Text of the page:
New study finds food supply already imperiled by climate change

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The study by the Lawrence Livermore National Laboratory in California found fields of wheat, corn and barley throughout the world have produced a combined 40 million metric tons less each year from 1981 to 2002. Annual global temperatures increased by about 0.7 degrees Fahrenheit between 1980 and 2002, with even larger changes observed in several regions.

“There is clearly a negative response of global yields to increased temperatures,” said David Lobell, a researcher and leading author of the study.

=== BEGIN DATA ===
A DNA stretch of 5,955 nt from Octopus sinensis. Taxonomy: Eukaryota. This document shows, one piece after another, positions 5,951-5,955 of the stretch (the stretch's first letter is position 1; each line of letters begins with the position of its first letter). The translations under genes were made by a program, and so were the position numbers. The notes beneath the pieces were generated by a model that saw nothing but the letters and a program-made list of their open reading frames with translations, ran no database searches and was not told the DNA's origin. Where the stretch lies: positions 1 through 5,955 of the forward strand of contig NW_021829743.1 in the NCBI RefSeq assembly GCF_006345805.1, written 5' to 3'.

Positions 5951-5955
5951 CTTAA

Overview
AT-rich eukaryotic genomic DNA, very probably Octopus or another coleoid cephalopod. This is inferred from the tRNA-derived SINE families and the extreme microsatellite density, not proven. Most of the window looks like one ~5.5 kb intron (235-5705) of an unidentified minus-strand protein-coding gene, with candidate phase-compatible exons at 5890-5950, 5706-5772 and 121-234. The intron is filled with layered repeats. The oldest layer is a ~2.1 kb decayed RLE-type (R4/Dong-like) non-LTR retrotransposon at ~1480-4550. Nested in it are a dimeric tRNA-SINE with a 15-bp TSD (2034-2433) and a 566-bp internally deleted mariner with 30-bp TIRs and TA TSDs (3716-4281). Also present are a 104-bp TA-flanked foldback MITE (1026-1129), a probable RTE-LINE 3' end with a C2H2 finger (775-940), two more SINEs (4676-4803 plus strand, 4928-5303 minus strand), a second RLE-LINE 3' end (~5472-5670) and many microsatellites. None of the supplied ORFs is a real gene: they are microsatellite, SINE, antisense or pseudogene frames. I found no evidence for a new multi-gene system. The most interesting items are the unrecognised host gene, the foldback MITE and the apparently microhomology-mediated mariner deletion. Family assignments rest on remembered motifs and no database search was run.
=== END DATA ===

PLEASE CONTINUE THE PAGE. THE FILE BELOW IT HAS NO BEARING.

Christopher Field, co-author and director of Carnegie Institution’s Department of Global Ecology, said while most people think of climate change as something that will impact the future, “this study shows that warming over the past two decades already has had real effects on global food supply.”

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